Thrills - and some spills

Updated: 2010-12-01 14:43

By Andrew Moody (China Daily)

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Thrills - and some spills 

China's rise as an economic power over the past 10 years has transformed its relationship with Europe, Joerg Wuttke asserts. The chief representative in China of German chemical giant BASF says the impact has been dramatic. "Ten years ago China did not matter that much. Now it matters big time," he says.
"Anything China touches, due to the magnitude of this continent, has huge impact."

The volume of trade between China and the European Union has increased more than five-fold from $69 billion (50.8 billion euros) in 2000 to $364 billion in 2009.

Last year's figure was, in fact, dampened by the economic crisis - in 2008, it actually stood at $425 billion - a more than sixfold increase on eight years before.

Although the world's attention is often on the trade relationship between the United States and the protracted row over the value of the yuan, the EU is China's largest trading partner, biggest export market and largest source of technology imports, according to China's Ministry of Commerce.

Wuttke, who has been with BASF for 13 years and who was president of the European Chamber of Commerce in China from 2007 until earlier this year, has seen the impact of China's growth on his own company. It had revenues of 4.1 billion euros in 2009 and employs 7,000 at 38 factories.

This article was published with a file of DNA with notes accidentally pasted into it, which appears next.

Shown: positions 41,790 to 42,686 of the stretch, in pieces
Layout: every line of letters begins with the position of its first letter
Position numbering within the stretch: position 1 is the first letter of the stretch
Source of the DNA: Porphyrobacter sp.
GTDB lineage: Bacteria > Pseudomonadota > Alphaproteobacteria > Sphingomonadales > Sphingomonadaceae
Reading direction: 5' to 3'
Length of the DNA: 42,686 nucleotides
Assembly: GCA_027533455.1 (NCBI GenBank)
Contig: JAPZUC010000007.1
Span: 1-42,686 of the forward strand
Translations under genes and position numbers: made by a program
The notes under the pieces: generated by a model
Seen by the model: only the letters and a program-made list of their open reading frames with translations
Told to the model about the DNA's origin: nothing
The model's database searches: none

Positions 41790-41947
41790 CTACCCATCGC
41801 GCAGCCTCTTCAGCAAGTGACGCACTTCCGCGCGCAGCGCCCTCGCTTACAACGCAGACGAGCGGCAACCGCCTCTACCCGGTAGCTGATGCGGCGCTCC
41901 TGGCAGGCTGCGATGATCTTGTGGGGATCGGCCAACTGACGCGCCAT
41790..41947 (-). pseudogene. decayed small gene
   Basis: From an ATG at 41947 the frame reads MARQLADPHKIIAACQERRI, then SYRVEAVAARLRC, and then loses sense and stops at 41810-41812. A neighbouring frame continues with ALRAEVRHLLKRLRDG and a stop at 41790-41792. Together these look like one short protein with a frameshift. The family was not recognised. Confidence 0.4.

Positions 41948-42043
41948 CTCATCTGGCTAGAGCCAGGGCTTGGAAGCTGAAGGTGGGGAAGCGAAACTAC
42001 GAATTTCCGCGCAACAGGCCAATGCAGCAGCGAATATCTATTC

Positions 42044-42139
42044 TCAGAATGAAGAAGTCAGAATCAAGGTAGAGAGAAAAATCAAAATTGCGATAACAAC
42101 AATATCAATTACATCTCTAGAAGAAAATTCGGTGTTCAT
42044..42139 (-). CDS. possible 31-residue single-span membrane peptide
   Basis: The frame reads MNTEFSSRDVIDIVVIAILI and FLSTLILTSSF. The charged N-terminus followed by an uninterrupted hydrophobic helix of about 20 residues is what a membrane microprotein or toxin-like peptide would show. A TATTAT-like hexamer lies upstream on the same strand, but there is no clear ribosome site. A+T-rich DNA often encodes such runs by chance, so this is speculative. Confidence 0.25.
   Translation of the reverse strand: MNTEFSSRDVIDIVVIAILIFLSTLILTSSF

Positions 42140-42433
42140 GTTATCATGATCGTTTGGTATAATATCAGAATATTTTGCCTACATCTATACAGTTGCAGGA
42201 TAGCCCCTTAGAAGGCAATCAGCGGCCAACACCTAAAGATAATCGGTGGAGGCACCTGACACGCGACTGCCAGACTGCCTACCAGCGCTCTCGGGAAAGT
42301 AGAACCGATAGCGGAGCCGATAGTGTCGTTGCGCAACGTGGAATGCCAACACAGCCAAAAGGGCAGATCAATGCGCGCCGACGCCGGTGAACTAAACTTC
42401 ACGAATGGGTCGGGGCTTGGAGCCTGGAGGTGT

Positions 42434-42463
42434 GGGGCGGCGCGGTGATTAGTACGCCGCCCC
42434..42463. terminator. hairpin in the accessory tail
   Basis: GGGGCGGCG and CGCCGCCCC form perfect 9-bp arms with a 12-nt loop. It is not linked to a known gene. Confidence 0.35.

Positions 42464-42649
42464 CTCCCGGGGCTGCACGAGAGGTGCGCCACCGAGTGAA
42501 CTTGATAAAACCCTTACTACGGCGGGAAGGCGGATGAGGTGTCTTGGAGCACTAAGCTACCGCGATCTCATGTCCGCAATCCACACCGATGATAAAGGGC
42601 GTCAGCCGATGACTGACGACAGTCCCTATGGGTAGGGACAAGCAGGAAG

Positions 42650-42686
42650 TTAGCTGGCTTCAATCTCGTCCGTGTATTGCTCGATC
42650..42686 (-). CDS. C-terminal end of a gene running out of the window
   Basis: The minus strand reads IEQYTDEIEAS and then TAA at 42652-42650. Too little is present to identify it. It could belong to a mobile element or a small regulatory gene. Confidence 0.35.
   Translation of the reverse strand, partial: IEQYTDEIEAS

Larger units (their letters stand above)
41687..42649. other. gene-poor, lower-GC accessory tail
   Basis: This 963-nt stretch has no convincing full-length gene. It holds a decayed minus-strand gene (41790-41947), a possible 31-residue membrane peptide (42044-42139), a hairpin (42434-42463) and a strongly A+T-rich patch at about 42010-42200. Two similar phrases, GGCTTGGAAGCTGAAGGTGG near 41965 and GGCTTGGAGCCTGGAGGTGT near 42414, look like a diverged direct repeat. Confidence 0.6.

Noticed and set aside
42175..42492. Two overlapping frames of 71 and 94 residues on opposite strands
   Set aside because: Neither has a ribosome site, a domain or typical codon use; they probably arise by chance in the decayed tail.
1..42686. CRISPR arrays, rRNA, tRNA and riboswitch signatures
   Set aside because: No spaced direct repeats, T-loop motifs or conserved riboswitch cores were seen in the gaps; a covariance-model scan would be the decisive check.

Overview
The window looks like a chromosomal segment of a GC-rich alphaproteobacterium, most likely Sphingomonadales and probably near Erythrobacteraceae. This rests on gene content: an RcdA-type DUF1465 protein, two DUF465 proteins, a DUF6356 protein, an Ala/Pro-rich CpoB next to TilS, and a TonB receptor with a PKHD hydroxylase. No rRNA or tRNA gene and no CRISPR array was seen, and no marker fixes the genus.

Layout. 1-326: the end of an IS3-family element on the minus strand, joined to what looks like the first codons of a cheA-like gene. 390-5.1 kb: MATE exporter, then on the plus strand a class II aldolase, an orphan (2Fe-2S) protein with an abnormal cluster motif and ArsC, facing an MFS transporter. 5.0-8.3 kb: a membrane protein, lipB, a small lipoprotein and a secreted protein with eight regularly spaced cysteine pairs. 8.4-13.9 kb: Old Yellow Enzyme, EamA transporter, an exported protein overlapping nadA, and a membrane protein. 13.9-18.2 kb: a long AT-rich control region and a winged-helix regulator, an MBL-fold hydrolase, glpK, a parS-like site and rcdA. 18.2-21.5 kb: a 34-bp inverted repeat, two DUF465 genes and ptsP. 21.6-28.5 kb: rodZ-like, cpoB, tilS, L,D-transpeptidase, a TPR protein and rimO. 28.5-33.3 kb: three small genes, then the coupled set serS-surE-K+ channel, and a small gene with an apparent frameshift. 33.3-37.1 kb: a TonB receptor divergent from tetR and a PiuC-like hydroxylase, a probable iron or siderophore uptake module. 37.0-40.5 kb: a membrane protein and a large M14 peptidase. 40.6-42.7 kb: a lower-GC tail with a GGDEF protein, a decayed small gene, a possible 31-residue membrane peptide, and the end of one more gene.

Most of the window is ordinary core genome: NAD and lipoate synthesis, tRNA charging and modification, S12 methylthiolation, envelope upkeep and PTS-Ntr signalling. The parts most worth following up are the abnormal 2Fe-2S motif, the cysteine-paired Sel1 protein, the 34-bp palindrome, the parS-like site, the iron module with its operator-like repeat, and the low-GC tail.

"What we are seeing is China moving back to the position it used to occupy, producing a third or a fourth of the world's GDP. The last 200 years were just an abnormality," he says.

With any such sudden ascendancy or re-assertion of economic status issues are bound to arise.

While trade between Europe and China has grown over the last 10 years, particularly since China's accession to the World Trade Organization (WTO) in 2001, the relationship has been marred by a few nagging issues.

China accuses the EU of protectionism since it will not give it Market Economy Status (MES) like it has to many other developing nations.

As a result, China's exports to the EU often fall foul of anti-dumping measures since their price is often calculated as being below their production cost.

This is because without MES, China's actual production costs are not taken into account. Instead, they are calculated on a basis of comparing them to what they would be in other countries.

Unfortunately for China, direct comparisons have often been with countries where unit labor costs are much higher with even the US sometimes being used. Beijing complains the system is hopelessly rigged against it.

On the other hand, many companies from the EU believe they are being denied full access to China's market, particularly in service industries such as banking and financial services.

They also believe they are faced with ever increasing regulation and red tape, which they claim is putting a brake on trade and investment.

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